Histopathologic Findings of Multifocal Pancreatic Intraductal Papillary Mucinous Neoplasms on CT.
ABSTRACT The criteria for resection of solitary pancreatic side-branch intraductal papillary mucinous neoplasm (IPMN) have been well described by the Sendai consensus statement. However, the management of multiple pancreatic cystic lesions is less certain, with no clear guidelines in the literature to date. The purpose of this study was to evaluate the histopathologic findings in pancreatic IPMNs in patients with multiple (≥ 4) pancreatic cysts.
The CT scans of all patients with a pathologically proven IPMN at our institution were reviewed, and a total of 52 patients with four or more pancreatic cysts were found. Each case was reviewed for the number of cysts and the presence of signs of invasive malignancy including a coexistent solid pancreatic mass, pancreatic ductal dilatation, and mural nodularity.
A total of 52 patients (19 men, 33 women; mean age, 71.8 years) were found to have multifocal IPMNs, defined as four or more cysts, on CT. Of these 52 patients, nine also had evidence of a solid pancreatic mass on CT. Retrospective review of the pathologic results for the remaining 43 patients (17 men, 26 women; mean age, 71.76 years) showed 18 cases of an IPMN with either high-grade dysplasia or a coexistent invasive carcinoma. Most important, 37% (7/19 patients) had no CT findings of an invasive malignancy according to the Sendai criteria (i.e., cysts ≥ 3 cm in the axial plane, main pancreatic ductal dilatation ≥ 6 mm, or mural nodularity within a cyst) but were found to have an IPMN with either high-grade dysplasia or invasive carcinoma. When the pancreas contained 10 or more cysts, high-grade dysplasia or invasive carcinoma tended to be more likely than low- or intermediate-grade dysplasia (odds ratio, 3.83; 95% CI, 0.87-16.8; p = 0.075).
The presence of multiple pancreatic cysts should be looked on with suspicion, particularly when there are a large number of cysts, even when none of the cysts individually meet the imaging criteria for resection according to the Sendai consensus recommendations. At the very least, these patients need to be followed very closely.
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ABSTRACT: Plasma proteomic experiments performed rapidly and economically using several of the latest high-resolution mass spectrometers were compared. Four quantitative hyperfractionated plasma proteomics experiments were analyzed in replicates by two AB SCIEX TripleTOF 5600 and three Thermo Scientific Orbitrap (Elite/LTQ-Orbitrap Velos/Q Exactive) instruments. Each experiment compared two iTRAQ isobaric-labeled immunodepleted plasma proteomes, provided as 30 labeled peptide fractions. 480 LC-MS/MS runs delivered >250 GB of data in two months. Several analysis algorithms were compared. At 1 % false discovery rate, the relative comparative findings concluded that the Thermo Scientific Q Exactive Mass Spectrometer resulted in the highest number of identified proteins and unique sequences with iTRAQ quantitation. The confidence of iTRAQ fold-change for each protein is dependent on the overall ion statistics (Mascot Protein Score) attainable by each instrument. The benchmarking also suggested how to further improve the mass spectrometry parameters and HPLC conditions. Our findings highlight the special challenges presented by the low abundance peptide ions of iTRAQ plasma proteome because the dynamic range of plasma protein abundance is uniquely high compared with cell lysates, necessitating high instrument sensitivity.Journal of Proteome Research 09/2013; · 5.06 Impact Factor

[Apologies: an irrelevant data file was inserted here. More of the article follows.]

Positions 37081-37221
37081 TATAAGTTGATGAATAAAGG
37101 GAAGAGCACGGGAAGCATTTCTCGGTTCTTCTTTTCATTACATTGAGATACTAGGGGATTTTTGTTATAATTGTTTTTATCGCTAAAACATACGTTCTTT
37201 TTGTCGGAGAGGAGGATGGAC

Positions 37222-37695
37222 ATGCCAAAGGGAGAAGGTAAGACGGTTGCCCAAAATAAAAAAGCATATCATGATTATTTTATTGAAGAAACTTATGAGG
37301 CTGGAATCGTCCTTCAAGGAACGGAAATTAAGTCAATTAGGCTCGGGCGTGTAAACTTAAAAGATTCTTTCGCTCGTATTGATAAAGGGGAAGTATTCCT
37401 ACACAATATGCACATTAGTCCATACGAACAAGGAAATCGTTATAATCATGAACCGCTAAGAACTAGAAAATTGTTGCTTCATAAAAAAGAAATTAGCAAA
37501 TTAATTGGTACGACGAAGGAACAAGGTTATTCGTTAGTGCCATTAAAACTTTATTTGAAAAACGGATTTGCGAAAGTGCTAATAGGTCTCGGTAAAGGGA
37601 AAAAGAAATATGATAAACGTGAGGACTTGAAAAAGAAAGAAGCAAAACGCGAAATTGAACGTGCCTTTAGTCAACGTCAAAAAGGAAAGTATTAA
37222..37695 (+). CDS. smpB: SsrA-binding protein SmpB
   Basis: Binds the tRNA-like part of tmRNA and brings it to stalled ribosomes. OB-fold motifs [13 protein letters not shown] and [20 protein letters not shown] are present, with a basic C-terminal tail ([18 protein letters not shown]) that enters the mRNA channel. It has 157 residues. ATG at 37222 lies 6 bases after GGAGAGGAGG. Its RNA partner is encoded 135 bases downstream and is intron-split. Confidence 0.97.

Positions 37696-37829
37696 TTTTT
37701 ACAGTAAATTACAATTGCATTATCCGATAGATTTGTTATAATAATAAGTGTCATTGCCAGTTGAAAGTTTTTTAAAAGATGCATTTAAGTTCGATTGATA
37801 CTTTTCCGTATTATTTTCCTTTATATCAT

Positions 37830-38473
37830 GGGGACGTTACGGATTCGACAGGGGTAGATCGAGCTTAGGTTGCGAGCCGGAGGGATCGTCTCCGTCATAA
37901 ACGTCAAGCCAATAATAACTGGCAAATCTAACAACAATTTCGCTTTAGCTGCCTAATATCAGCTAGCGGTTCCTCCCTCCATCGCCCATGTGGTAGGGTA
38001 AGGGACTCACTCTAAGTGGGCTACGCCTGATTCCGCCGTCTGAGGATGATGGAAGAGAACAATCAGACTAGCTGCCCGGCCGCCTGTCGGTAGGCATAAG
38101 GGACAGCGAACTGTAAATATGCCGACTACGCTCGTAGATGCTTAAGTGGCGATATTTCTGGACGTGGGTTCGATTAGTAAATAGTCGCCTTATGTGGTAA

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ABSTRACT: Solid pseudopapillary neoplasms (SPNs) are low-grade malignancies with an excellent prognosis, albeit with the potential for metastatic disease. This study details our institution's experience with the diagnosis and treatment of SPN, including clinical presentation, multimodality imaging findings, and potential predictors of aggressive tumor behavior. The institutional pathology database was searched through for all cases of SPN since 1988, yielding 51 patients. The electronic medical record was searched for clinical and demographic information regarding these patients, including age, sex, presenting symptoms, type of surgery, postoperative length of stay, tumor markers, and postsurgical follow-up. All available imaging data were reviewed, including those of 30 patients who underwent multidetector computed tomography, those of 9 patients who underwent magnetic resonance imaging (MRI), those of 3 patients who underwent conventional ultrasound, and those of 11 patients who underwent endoscopic ultrasound. A total of 84% of patients were females, with a mean age of only 33 years. Prognosis was excellent, with a mean follow-up of 3 years without recurrence. Only 1 of the 51 patients developed metastatic disease to the liver 8 years after the surgery. On computed tomography, lesions tended to be large (5.3 cm), well circumscribed (29/30), round/oval (20/30), and encapsulated (23/30). The lesions often demonstrated calcification (14/30) and typically resulted in no biliary or pancreatic ductal dilatation. The lesions ranged from completely cystic to completely solid. On MRI, the lesions often demonstrated a T2 hypointense or enhancing capsule (6/9) and demonstrated internal blood products (5/9). The lesions tended to be devoid of vascularity on conventional ultrasound. Ten patients were found to have "aggressive" histology at presentation (T3 tumor, nodal involvement, perineural invasion, or vascular invasion). No demographic, clinical, or multidetector computed tomographic imaging features were found to correlate with aggressive histology. Certain imaging features (eg, well-circumscribed mass with calcification, peripheral capsule, internal blood products, and lack of biliary/pancreatic ductal obstruction) on computed tomography and MRI are highly suggestive of the diagnosis of SPN, particularly when visualized in young female patients. However, it is not possible to predict aggressive histology on the basis of imaging findings, clinical presentation, or patient demographic features.Journal of computer assisted tomography 37(5):824-33. · 1.38 Impact Factor